Investing in Property for the First Time?

It is an exciting time when your name is listed as a property owner for the first time. Often a herculean task the gather a deposit and select the right property, as the purchase of property may have put a financial or legal strain on you. Even when a deposit is in place, the process can be lightly and complex with several steps across the seller or agent, your legal council and your loan broker or bank. Sound advice on property investment strategies is necessary to make informed choses at each and every stage of the process.

Groups, couples and individuals acquire property with different intentions. They must ensure that they get the kind of real estate that matches their aspirations, lifestyle or financial goals.

A property should be selected for the best price and with the best prospects for growth. A property may be constructed or undeveloped, furnished or unfurnished, occupied or vacant, lease or freehold title. The best strategy is to buy property ‘as is’ and ad value over time through renovation or redecorating.

Home loan for a first home-owner can be secured for almost all income bracket, however interest rates may vary. Banks however have to ask for many details and financial history. This is because they have no prior information to conduct a risk analysis. The difficulty may lie in finding a property that matches the portfolio of the buyer(s). If a housing project has not been zoned onto, then an effective search for the right house will ensue.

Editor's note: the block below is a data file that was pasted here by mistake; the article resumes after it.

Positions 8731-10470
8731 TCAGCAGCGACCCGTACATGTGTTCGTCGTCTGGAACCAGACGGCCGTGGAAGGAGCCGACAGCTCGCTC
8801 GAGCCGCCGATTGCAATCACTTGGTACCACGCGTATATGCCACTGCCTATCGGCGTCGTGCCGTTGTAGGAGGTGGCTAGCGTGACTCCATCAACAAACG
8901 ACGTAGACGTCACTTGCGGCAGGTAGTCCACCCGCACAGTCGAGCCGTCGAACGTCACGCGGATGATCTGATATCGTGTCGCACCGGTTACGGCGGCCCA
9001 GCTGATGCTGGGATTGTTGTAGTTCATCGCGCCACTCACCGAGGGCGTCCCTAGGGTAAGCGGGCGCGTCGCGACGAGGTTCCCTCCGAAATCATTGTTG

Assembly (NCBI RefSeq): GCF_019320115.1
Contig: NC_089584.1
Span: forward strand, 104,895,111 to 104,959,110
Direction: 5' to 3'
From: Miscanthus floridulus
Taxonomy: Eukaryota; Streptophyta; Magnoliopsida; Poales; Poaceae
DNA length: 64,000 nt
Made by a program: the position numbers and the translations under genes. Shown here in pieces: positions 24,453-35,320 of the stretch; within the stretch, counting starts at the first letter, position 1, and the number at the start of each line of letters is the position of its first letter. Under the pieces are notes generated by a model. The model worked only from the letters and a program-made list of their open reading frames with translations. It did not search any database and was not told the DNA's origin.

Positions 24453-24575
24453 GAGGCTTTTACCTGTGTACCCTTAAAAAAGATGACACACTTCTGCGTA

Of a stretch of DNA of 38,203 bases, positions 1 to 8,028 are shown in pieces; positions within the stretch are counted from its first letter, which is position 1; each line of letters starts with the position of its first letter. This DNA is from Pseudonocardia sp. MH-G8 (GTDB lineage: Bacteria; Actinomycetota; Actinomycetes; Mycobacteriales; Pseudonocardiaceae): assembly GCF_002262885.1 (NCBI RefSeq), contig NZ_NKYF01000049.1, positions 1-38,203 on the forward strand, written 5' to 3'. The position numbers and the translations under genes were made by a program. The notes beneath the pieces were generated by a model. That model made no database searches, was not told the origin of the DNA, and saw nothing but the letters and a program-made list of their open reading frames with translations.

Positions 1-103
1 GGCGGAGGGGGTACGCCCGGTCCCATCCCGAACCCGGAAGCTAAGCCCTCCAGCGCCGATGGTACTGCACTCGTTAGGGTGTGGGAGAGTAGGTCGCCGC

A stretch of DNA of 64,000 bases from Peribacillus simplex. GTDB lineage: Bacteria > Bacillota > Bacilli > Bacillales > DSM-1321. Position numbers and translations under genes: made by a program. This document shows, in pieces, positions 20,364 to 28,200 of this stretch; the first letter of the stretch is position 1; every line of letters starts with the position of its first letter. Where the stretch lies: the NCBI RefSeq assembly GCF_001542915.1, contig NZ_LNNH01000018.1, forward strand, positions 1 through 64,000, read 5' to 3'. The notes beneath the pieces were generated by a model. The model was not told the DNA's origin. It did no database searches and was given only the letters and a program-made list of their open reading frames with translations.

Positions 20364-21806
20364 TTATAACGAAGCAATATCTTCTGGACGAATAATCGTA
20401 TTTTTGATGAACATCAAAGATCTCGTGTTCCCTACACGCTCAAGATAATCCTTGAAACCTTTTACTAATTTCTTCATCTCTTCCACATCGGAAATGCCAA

Buyers tend to concentrate on matters such as the neighborhood or the architectural design. These are important pointers for a good property but the first thing should be reason for the sale. The history and future of the property must be taken into consideration first and foremost. This avoids future conflict or future dissatisfaction with the property.

Acceptable reasons for sale of a property

It would be regrettable to acquire a property that is under a court injunction or has an outstanding loan. Sometimes sellers may not be forthcoming about the status of their property. It may be up to the buyer to conduct a background check. Good reasons would include:

  • A new housing development
  • Selling because the owner is relocating
  • Sale by a company that is divesting its property
  • Foreclosure by a financial institution

It is ideal to capture a foreclosure at a throw-away price if you spot and the opportune moment. However very shrewd negotiations, preferably directly with the lender, and a lump-sum are required. Rarely does a first home buyer employ this strategy, despite its inherent savings. More straightforward transacting is to their liking due to the pitfalls of this kind of transaction.

To set your first property purchase up for success, check the current market rate against projected growth and adjusting for inflation. Based on these calculation and the term of your loan its should be a simple process to calculate a potential return and repayment plan. In some instances a compromise might have to be arrived at to bridge what is desired with the cost. If it proves difficult to get the size of house intended, there may still be room for future improvement.

A good property from a housing project or ex-government dwelling, may quickly prove to be a great investment. It may immediately be available for renting or may in a few years have appreciated in value. These factors are important because one can borrow against the property or use rental income to offset the mortgage. Employing the appropriate strategy will save the buyer some dollars and maintain good credit rating.